Read the Beforeitsnews.com story here. Advertise at Before It's News here.
Profile image
By Alton Parrish (Reporter)
Contributor profile | More stories
Story Views
Now:
Last hour:
Last 24 hours:
Total:

Tiny, Wireless, Injectable Chips Use Ultrasound to Monitor Body Processes

% of readers think this story is Fact. Add your two cents.


Columbia Engineers develop the smallest single-chip system that is a complete functioning electronic circuit; implantable chips visible only in a microscope point the way to developing chips that can be injected into the body with a hypodermic needle to monitor medical conditions

Schematic representation of the device.

Credit: Columbia University School of Engineering and Applied Science

 
Widely used to monitor and map biological signals, to support and enhance physiological functions, and to treat diseases, implantable medical devices are transforming healthcare and improving the quality of life for millions of people. Researchers are increasingly interested in designing wireless, miniaturized implantable medical devices for in vivo and in situ physiological monitoring. These devices could be used to monitor physiological conditions, such as temperature, blood pressure, glucose, and respiration for both diagnostic and therapeutic procedures.

To date, conventional implanted electronics have been highly volume-inefficient—they generally require multiple chips, packaging, wires, and external transducers, and batteries are often needed for energy storage. A constant trend in electronics has been tighter integration of electronic components, often moving more and more functions onto the integrated circuit itself.

Researchers at Columbia Engineering report that they have built what they say is the world’s smallest single-chip system, consuming a total volume of less than 0.1 mm3. The system is as small as a dust mite and visible only under a microscope. In order to achieve this, the team used ultrasound to both power and communicate with the device wirelessly. The study was published online May 7 in Science Advances.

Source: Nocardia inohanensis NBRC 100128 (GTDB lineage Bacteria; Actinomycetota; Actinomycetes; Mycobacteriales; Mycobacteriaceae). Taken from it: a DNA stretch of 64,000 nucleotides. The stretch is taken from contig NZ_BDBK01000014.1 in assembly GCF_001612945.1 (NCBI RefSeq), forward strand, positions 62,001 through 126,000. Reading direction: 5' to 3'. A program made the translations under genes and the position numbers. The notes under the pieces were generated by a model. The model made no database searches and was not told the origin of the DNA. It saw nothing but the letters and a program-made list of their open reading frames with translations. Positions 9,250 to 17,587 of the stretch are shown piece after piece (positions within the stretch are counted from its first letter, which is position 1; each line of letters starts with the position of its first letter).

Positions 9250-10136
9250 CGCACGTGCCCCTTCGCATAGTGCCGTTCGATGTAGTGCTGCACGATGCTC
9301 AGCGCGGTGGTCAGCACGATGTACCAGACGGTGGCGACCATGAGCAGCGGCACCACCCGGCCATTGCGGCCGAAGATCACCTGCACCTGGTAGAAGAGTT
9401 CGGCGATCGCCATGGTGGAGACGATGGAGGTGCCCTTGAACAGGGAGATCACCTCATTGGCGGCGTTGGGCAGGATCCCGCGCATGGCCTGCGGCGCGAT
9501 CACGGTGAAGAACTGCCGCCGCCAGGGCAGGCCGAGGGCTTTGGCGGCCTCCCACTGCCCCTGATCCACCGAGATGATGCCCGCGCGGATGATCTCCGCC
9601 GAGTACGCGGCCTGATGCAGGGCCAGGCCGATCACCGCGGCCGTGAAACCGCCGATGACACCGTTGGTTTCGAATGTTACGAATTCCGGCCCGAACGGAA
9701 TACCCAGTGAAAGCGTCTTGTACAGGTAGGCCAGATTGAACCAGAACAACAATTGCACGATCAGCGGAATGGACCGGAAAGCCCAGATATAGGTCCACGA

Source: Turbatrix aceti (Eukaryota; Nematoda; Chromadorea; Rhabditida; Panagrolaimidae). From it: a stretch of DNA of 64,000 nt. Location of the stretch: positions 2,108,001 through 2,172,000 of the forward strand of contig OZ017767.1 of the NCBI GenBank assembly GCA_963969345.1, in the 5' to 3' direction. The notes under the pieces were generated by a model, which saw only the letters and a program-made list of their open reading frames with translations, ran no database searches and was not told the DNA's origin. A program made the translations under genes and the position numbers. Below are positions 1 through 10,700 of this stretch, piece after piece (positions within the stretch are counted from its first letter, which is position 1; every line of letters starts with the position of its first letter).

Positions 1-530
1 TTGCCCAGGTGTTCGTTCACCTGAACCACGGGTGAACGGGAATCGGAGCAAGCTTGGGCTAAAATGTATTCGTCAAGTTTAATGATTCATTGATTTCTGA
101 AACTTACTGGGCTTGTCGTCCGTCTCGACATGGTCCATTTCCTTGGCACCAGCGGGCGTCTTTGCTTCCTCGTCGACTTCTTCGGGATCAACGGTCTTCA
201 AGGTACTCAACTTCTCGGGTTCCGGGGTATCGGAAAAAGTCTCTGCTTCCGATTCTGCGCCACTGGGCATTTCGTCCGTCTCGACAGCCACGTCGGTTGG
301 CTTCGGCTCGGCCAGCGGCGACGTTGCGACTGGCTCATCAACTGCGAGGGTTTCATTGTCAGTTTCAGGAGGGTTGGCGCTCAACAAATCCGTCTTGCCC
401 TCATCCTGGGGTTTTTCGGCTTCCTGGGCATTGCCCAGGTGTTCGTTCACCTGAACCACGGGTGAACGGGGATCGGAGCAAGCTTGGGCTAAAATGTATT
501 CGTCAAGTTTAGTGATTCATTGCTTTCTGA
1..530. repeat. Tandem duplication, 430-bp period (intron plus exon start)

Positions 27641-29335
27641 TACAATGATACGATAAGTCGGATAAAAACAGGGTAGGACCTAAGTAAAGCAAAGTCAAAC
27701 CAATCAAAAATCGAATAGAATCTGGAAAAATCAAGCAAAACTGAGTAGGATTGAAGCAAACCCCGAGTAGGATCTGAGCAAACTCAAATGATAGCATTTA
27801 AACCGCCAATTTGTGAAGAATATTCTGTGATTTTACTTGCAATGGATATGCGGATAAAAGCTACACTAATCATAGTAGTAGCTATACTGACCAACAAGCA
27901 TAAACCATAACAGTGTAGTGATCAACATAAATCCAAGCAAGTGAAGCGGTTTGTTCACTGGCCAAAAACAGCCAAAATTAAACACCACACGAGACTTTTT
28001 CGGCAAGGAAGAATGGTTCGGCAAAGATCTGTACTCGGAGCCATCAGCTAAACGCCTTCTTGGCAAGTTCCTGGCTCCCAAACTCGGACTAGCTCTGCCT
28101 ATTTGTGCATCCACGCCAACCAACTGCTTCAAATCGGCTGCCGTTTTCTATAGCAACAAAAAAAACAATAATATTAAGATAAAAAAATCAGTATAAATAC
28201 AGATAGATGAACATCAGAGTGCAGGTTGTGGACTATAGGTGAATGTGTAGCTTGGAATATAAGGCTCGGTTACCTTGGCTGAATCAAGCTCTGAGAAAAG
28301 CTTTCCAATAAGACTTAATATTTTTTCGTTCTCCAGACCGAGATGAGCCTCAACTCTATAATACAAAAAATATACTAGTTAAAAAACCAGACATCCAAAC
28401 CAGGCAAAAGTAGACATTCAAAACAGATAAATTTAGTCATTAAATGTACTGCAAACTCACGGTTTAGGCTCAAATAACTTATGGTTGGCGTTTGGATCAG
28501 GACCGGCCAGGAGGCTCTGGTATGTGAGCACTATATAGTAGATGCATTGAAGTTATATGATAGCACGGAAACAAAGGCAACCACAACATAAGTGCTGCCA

“We wanted to see how far we could push the limits on how small a functioning chip we could make,” said the study’s leader Ken Shepard, Lau Family professor of electrical engineering and professor of biomedical engineering. “This is a new idea of ‘chip as system’—this is a chip that alone, with nothing else, is a complete functioning electronic system. This should be revolutionary for developing wireless, miniaturized implantable medical devices that can sense different things, be used in clinical applications, and eventually approved for human use.”

Chips shown in the tip of a hypodermic needle.

Credit: Columbia University School of Engineering and Applied Science

The team also included Elisa Konofagou, Robert and Margaret Hariri Professor of Biomedical engineering and professor of radiology, as well as Stephen A. Lee, PhD student in the Konofagou lab who assisted in the animal studies.

The design was done by doctoral student Chen Shi, who is the first author of the study. Shi’s design is unique in its volumetric efficiency, the amount of function that is contained in a given amount of volume. Traditional RF communications links are not possible for a device this small because the wavelength of the electromagnetic wave is too large relative to the size of the device. Because the wavelengths for ultrasound are much smaller at a given frequency because the speed of sound is so much less than the speed of light, the team used ultrasound to both power and communicate with the device wirelessly. They fabricated the “antenna” for communicating and powering with ultrasound directly on top of the chip.